Terra Firma has taken a radical approach to ensuring that it doesn’t attract graduate applications from the sort of cookie cutter recruits that apply to large investment banks – it has cut salaries and eliminated cash bonuses for the first five years of a new employees’ tenure.
Now, starting salaries for those joining its graduate programme are £35k ($42.6k) – a 50% reduction on previous years – and there are no cash bonuses. There is, however, something far more exciting for young people struggling to get a foothold in London: Terra Firma will put money aside so that its young employees can put a deposit down on a house.
How much money? Speaking at a conference this morning, Terra Firma founder Guy Hands didn’t say exactly. He did say: “We’ll pay for a deposit on a house in London…40% of the average cost of a house in London – in a good area.”
Average house prices in London are £473k across all areas, rising to £1m+ for flats in Notting Hill. Hands may not have Notting Hill in mind for his juniors, but assuming they buy a house costing £500k, this implies a “gift” from Terra Firma of £200k, or £40k a year.
This makes good financial sense for Hands, who’ll be saving £35k a year on salaries and won’t be paying any cash bonuses. The move follows a cut in salaries across Terra Firma at the end of last year.
Hands presented the new pay structure as a way of repelling the wrong kind of applicant. “We used to try and pay what Goldman Sachs does, and also give cash bonuses,” he added. “But we decided that it wasn’t attracting the right person – it was attracting people with short-term aims.”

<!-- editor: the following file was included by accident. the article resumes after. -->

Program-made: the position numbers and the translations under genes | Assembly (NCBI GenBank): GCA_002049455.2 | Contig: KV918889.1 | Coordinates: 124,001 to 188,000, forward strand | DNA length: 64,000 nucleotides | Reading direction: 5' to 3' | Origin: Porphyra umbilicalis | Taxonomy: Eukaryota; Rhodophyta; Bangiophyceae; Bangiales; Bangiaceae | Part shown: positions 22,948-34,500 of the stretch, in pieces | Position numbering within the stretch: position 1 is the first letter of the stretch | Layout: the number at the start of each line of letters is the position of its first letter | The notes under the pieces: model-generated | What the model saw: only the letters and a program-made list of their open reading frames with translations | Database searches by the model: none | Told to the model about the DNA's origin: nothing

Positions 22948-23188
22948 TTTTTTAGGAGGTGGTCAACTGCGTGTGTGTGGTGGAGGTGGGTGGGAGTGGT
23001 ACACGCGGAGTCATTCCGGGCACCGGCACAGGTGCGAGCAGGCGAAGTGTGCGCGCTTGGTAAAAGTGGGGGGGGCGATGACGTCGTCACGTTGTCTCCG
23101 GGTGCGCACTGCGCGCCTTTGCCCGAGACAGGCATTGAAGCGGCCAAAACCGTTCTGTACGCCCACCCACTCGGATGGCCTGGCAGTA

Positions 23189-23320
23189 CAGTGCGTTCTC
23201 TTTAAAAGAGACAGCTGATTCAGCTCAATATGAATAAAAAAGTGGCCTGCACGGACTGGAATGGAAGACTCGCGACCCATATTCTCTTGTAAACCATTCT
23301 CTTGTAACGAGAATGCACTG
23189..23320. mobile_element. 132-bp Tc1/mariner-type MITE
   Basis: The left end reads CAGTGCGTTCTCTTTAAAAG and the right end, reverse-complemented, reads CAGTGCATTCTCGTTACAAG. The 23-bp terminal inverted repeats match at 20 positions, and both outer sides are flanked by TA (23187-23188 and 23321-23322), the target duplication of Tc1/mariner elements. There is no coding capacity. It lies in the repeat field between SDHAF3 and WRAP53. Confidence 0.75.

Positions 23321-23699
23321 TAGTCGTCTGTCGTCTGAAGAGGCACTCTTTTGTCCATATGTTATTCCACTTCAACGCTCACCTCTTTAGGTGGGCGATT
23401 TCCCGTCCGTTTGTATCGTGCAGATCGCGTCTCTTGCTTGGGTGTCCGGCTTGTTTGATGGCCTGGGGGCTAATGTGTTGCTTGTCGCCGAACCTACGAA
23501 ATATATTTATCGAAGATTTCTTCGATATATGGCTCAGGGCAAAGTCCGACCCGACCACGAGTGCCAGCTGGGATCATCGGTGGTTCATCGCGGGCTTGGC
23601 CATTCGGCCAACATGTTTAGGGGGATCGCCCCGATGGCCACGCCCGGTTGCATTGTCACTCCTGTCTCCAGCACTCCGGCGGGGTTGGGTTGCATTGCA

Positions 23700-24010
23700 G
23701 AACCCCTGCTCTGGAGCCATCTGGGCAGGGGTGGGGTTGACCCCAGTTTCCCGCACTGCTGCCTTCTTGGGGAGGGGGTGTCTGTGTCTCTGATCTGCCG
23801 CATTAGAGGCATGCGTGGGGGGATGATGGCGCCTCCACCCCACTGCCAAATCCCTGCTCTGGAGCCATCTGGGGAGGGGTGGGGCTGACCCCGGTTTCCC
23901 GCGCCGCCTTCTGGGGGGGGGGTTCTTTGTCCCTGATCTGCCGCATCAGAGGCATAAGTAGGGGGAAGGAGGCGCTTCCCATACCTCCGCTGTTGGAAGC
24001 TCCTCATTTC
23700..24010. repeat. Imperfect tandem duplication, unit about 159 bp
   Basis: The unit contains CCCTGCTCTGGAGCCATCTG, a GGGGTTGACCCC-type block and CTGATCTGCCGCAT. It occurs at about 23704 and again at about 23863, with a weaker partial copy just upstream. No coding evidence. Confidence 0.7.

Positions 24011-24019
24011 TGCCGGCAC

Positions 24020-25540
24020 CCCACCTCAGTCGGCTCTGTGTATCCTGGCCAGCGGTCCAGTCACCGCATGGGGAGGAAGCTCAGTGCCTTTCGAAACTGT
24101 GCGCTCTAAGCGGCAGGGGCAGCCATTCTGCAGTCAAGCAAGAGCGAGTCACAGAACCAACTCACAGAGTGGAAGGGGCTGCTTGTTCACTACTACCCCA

If this seems like a way to turn off applications, it’s worth noting that Terra Firma can afford to do so. Last year, it received 3,000 applications for the handful of graduate roles that it offers.
Hands said the new ‘house deposit Terra Firma’ wants to hire graduates who demonstrate an openness to learning new things, emotional intelligence and a longer term outlook instead of an interest in earning lots of money. To this end, it’s will be eliminating minimum academic requirement for the 2018 intake. Terra Firma previously asked for a 2.1 degree, but will now accept applications from all academic backgrounds. This is all part Hands’ philosophy that academically gifted students are not necessarily the best recruits and many have to “unlearn” their education in order to succeed in the real world. Hands himself is dyslexic.
“I don’t want to discourage you,” Hands told the London School of Economics Alternative Investment Conference today. ‘But it will be your personality and behaviours that will matter much more going forward and you should build this up prior to leaving university. Join student societies, get work experience, do charitable work, community forums – demonstrate that you know how to think outside of the classroom.”